You might recall the Liberal-National Party’s Hajnal Ban, for a variety of reasons. There’s the famous Russian leg-stretching operation, for one thing. But the Logan City local councillor’s political career has been what has garnered headlines.

Before the last election, Ban was preselected for the new federal seat of Wright. Some of us at the time predicted she’d be trouble for the LNP, and so it proved. “Irregularities” emerged in the administration by Ban of a trust fund for an elderly friend and the Office of the Adult Guardian took her to Queensland’s Civil and Administrative Tribunal. Ban was then kicked off the LNP ticket. And in fact, aspects of the case are still going this week.

Ever since, the young councillor has been trying to maintain a public profile, including via Twitter. Last week, she joined in the outrage of the climate deniers, attacking the prime minister for using the word “denier”. But Ban had a special take on the issue.  You see, Ban is a Holocaust survivor. On Friday, she tweeted:

“I am a holocaust survivor. If it were not for the Allies I would not be here. I dont support a carbon tax or warming ‘science’. Am I a denier?”

She released an “open letter” to the prime minister declaring she regarded herself as a Holocaust survivor and criticising Julia Gillard’s use of the word. Putting aside Ban’s grammatical issues, how exactly was a woman born in 1977 a Holocaust survivor? She explained further on Twitter:

“‘Holocaust survivor’ is a common term used for descendents [sic] of interned prisoners of the NAZI’s. My Jewish grandfather survived the holocaust”

And to one tweeter who questioned her claim to Holocaust survivor status, she responded: “unless your family lived through the orture [sic] of NAZI and Communist Europe you’re not qualified to comment.”

Alas, Ban’s fantasies don’t hold up too long to any scrutiny. “Holocaust survivor” is not a term used, commonly or uncommonly, for descendants of interned prisoners of the Nazis. Just who is a Holocaust survivor has been a much-debated issue. In 1997, an Israeli government committee concluded that a Holocaust survivor, defined “inclusively”, was “any Jew who has lived in a country at the time when it was under Nazi regime, under Nazi occupation, under the regime of Nazi collaborators as well as any Jew who fled due to the above regime or occupation”.

This is in line with other definitions, although Israeli academics also use a chronological definition, limiting the definition to between 1933 and 1945. Similarly, the US Holocaust Memorial Museum defines Holocaust survivors as: “…any persons, Jewish or non-Jewish, who were displaced, persecuted, or discriminated against due to the racial, religious, ethnic, social, and political policies of the Nazis and their collaborators between 1933 and 1945. In addition to former inmates of concentration camps, ghettos, and prisons, this definition includes, among others, people who were refugees or were in hiding.”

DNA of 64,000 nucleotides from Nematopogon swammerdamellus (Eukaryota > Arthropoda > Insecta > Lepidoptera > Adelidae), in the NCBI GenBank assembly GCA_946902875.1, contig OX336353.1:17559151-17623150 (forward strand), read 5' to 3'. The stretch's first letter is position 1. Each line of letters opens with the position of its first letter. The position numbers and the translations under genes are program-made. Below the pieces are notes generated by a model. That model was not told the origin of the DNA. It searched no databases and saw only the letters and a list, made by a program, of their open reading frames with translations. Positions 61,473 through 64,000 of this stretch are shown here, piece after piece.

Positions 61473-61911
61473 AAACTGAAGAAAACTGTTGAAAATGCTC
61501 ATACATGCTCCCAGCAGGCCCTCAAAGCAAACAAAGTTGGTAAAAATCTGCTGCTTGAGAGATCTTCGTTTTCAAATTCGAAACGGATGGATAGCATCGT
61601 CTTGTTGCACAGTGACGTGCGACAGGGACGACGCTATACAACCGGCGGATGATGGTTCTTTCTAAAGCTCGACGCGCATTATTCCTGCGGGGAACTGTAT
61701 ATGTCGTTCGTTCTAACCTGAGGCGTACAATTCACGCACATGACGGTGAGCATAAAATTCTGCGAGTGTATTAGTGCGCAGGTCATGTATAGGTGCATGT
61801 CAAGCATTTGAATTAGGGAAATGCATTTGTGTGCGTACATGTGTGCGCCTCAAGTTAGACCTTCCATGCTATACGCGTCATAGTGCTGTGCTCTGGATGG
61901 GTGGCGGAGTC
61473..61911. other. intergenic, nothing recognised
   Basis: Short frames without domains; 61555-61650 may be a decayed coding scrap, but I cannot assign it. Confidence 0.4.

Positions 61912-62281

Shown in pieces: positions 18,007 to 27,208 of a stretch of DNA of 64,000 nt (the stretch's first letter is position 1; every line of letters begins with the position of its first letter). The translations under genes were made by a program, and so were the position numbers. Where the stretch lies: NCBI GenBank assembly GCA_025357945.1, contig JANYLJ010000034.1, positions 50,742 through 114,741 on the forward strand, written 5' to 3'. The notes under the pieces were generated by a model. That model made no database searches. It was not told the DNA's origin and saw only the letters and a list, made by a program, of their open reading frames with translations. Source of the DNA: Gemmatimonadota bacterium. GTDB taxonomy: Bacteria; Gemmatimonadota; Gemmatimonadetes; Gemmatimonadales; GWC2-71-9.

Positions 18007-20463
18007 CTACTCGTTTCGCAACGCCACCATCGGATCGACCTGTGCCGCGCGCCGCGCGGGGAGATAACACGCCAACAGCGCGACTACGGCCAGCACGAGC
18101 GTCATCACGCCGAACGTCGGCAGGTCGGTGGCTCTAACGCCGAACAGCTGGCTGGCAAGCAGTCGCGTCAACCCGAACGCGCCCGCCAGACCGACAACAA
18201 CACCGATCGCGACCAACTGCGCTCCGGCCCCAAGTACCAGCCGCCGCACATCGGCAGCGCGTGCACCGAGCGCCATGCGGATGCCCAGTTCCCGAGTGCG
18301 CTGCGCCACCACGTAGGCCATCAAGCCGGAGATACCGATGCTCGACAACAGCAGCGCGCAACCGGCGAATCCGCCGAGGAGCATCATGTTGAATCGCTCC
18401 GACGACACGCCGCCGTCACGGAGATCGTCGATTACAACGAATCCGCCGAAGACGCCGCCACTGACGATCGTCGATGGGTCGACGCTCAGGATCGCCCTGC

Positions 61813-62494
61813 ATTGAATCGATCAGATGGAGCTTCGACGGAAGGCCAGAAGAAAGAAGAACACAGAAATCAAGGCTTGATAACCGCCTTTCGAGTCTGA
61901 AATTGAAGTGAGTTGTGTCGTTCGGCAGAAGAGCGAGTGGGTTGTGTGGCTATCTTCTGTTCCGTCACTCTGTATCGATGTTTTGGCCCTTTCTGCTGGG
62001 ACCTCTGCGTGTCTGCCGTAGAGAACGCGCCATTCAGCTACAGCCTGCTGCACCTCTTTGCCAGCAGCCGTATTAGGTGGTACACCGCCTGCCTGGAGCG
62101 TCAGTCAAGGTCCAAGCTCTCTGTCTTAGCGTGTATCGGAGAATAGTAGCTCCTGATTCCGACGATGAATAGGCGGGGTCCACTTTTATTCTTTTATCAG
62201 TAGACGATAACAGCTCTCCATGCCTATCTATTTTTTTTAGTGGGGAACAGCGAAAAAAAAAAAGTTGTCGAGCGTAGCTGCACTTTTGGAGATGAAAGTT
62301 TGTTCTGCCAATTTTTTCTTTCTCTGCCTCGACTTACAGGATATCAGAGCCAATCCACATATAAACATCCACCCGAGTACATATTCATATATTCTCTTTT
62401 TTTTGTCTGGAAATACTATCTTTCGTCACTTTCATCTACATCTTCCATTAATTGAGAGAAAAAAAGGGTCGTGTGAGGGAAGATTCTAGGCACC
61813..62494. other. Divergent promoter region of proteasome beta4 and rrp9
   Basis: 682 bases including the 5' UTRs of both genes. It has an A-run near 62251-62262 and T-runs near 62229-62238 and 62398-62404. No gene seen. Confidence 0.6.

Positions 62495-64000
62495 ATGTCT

In short, people can’t self-select into the category “Holocaust survivor”. If Ban’s a Holocaust survivor, I’m a potato famine survivor.

Ban didn’t like my questioning her on Twitter. After I retweeted one of her comments on Saturday night, appending (with apologies to Billy Birmingham) “Comments from the Holocaust survivor”, she promptly called me “anti-semitic and racists” [sic, again — apparently there’s more than one of me]. Given such terms are defamatory, and concerned that such a label would leave my career prospects for anything more than the editorship of the League of Rights newsletter rather precarious, I asked her to withdraw. Nothing doing. She replied:

“U owe me an appology for making a mockery of my heritage.Failure 2 do so will c me take action in the Human Rights Commission”

I confess that I briefly thought my fantasy of being hauled up before the PC police of the Human Rights Commission for crimes against someone’s hypertrophied sensitivity might come true. And who knows, maybe it still will. After all, Ban is a barrister. Later she accused me of refusing to apologise “for slurs against holocaust victims”. She also called a number of other people the same defamatory terms, via Twitter, and vaguely threatened legal action against another.

None of those people have the luxury I do of responding to this elected official via a media outlet. Some are considering legal options.

Ban was of course using “anti-semitic” in one of its classic forms — as a way to shut down criticism. Normally, it’s criticism of Israel or its treatment of Palestinians, but Ban seems to have arrogated the term to her own personal circumstances. Rather like she arrogated the status of Holocaust survivor to herself.

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Peter Fray
Peter Fray
Editor-in-chief of Crikey
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